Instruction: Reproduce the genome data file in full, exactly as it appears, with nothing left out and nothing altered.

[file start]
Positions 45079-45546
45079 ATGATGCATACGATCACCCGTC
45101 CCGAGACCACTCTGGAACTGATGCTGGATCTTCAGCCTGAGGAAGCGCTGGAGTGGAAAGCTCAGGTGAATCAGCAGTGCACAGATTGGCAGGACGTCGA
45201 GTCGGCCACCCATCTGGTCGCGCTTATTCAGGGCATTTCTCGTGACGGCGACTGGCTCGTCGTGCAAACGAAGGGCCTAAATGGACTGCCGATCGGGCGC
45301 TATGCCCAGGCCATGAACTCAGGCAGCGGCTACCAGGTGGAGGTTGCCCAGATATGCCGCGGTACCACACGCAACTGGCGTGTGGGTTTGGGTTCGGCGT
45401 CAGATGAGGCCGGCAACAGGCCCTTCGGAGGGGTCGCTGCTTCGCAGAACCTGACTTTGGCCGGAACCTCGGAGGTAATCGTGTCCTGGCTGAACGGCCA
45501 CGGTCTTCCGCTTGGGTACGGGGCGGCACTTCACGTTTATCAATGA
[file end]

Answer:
Positions 45079-45546
45079 ATGATGCATACGATCACCCGTC
45101 CCGAGACCACTCTGGAACTGATGCTGGATCTTCAGCCTGAGGAAGCGCTGGAGTGGAAAGCTCAGGTGAATCAGCAGTGCACAGATTGGCAGGACGTCGA
45201 GTCGGCCACCCATCTGGTCGCGCTTATTCAGGGCATTTCTCGTGACGGCGACTGGCTCGTCGTGCAAACGAAGGGCCTAAATGGACTGCCGATCGGGCGC
45301 TATGCCCAGGCCATGAACTCAGGCAGCGGCTACCAGGTGGAGGTTGCCCAGATATGCCGCGGTACCACACGCAACTGGCGTGTGGGTTTGGGTTCGGCGT
45401 CAGATGAGGCCGGCAACAGGCCCTTCGGAGGGGTCGCTGCTTCGCAGAACCTGACTTTGGCCGGAACCTCGGAGGTAATCGTGTCCTGGCTGAACGGCCA
45501 CGGTCTTCCGCTTGGGTACGGGGCGGCACTTCACGTTTATCAATGA